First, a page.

(This section contains major spoilers for Spider and Web, LASH, and Bliss, mild spoilers for Shade, and non-spoiler discussion of Plundered Hearts.)
One of the best-known tropes in static fiction is the device of the unreliable narrator: the individual through whose eyes we see the world distorts our view of the world, either consciously or unconsciously, sometimes by flat-out lying and sometimes by offering highly biased accounts. The first use of this device in IF (to my knowledge) was in Andrew Plotkin's Spider and Web, released in 1998, in which the player, a captured spy, spins a story for the interrogator that, it turns out, is largely false. Throughout the first half of the game, the interrogator (a non-player character, or NPC) and the player are in the same boat -- both are hearing the story for the first time and (effectively) have the same questions about its veracity. (The interrogator is constantly prodding the player to conform the story to what he knows, or thinks he knows, to be true.) The turning point in the game comes when the player chooses to disbelieve what the PC is telling him/her (and thereby solves a puzzle), and intuits the real story before the interrogator does. (There are nonoptimal endings, however, where the interrogator figures it out before the player does, bringing the PC's story to an abrupt end.) The triangle here is between PC, interrogator, and player, but the central insight of Spider and Web is the distinction it draws between the PC's and player's knowledge; the PC deliberately keeps something relevant from the player to serve his own ends.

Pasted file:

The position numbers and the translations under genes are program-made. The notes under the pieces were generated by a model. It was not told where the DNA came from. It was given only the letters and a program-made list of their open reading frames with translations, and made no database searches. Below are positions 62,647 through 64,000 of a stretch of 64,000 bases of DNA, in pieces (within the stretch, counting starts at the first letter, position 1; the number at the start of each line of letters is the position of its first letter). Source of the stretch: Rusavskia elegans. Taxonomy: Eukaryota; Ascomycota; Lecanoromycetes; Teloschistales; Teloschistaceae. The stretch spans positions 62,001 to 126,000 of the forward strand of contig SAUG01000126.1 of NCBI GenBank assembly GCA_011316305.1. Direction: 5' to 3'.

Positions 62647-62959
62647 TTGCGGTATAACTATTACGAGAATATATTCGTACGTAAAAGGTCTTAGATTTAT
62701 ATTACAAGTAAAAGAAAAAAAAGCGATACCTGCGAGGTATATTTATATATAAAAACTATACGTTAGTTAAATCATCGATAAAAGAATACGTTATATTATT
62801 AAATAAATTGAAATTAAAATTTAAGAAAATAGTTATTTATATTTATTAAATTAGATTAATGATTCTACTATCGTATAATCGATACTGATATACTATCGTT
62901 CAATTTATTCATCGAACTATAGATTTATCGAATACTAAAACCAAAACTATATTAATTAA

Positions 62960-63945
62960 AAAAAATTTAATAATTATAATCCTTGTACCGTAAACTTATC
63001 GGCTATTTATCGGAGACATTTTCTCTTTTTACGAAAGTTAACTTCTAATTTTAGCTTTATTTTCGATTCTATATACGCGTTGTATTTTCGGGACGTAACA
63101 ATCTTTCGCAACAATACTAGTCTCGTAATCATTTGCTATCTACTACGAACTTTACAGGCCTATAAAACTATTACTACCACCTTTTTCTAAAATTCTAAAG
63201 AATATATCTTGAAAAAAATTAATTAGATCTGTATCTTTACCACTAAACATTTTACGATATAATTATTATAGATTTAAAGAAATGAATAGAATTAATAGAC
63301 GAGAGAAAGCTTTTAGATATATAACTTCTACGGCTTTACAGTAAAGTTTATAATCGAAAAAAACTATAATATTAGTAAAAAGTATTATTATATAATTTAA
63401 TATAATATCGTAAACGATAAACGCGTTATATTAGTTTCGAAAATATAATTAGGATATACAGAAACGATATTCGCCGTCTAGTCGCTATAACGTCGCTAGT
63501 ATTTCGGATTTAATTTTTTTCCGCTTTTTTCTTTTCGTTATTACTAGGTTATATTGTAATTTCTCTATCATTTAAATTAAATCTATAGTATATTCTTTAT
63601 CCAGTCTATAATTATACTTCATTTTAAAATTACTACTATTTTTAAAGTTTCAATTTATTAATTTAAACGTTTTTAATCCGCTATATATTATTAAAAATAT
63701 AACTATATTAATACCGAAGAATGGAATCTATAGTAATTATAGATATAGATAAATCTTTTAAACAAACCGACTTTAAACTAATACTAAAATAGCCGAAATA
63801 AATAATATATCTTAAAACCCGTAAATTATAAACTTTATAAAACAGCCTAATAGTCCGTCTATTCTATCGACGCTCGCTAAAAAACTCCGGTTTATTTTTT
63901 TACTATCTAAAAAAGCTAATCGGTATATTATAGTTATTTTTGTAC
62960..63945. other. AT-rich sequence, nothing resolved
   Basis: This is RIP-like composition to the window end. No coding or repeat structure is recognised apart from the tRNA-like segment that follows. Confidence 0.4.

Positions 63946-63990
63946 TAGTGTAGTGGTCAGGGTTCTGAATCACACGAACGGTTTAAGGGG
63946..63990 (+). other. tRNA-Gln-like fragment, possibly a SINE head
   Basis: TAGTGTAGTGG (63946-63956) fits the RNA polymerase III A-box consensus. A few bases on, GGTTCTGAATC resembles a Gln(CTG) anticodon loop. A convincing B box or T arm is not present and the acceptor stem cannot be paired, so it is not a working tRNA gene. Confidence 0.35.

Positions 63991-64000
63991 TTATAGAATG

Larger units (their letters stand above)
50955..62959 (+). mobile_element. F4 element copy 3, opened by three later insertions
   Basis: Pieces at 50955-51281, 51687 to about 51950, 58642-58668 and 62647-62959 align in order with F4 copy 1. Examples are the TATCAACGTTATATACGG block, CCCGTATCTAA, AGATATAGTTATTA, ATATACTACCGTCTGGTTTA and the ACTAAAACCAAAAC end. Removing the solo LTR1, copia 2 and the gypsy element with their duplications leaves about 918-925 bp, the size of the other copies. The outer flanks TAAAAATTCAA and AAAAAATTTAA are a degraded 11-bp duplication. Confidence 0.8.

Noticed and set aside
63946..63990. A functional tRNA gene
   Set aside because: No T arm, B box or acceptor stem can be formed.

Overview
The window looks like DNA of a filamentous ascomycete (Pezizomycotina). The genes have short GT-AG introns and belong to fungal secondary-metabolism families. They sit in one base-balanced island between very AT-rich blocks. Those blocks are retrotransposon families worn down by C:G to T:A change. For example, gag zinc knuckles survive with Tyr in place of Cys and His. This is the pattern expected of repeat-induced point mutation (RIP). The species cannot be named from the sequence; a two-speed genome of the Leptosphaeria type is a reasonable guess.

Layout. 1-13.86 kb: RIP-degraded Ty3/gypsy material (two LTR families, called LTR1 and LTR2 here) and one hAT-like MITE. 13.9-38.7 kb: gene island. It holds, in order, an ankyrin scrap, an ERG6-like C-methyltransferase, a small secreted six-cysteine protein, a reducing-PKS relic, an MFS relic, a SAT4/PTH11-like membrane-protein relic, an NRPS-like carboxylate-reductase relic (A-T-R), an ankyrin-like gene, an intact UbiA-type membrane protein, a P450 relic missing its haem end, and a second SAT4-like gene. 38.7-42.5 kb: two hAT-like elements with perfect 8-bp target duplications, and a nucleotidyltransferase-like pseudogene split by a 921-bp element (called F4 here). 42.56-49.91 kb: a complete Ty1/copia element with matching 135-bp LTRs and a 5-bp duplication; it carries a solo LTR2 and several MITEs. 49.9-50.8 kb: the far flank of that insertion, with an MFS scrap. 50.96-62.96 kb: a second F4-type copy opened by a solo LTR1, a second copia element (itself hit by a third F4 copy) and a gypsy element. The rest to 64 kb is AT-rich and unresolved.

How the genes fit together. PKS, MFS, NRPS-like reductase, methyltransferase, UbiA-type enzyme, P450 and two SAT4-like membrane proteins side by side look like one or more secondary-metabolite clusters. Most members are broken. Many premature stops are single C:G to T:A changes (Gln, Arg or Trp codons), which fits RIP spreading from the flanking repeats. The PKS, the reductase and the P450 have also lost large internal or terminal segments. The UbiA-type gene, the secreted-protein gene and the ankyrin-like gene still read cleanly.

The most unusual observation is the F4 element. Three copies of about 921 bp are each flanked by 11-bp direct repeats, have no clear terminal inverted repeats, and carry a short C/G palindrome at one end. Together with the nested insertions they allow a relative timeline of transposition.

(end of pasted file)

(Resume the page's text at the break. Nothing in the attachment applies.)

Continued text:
To some extent, of course, any PC that's more than a cipher does this; the PC in Plundered Hearts presumably has all sorts of information in her mind (about her childhood, say, or about the other characters) that she doesn't share with the player, even though the player might be curious. But generally the objectives served are efficiency and focus; letting the player wander through the PC's mind when virtually nothing there serves the purposes of the story wouldn't do much for the player's experience. In Spider and Web, though, information is held back because disclosing it would be directly counter to the PC's interests. This is accomplished, in the case of Spider and Web, by effectively identifying the player with the interrogator for part of the game; he acts for the player in attempting to ferret out the real truth. Since the PC's and interrogator's interests are obviously opposed, it's no great stretch to make the PC's withholding of information from the player serve the PC's interests. A more interesting (and more difficult) approach, though, would be to eliminate the middleman and make the game a direct struggle between the PC and player: give the PC a motivation or impulse and the player the goal of thwarting the PC's aims. One version of this was written by Michael Graham in transcript form on rec.arts.int-fiction a few years ago: the PC was trying to quit smoking but lacked willpower, and the player attempted to help out by making all of the PC's cigarettes unavailable.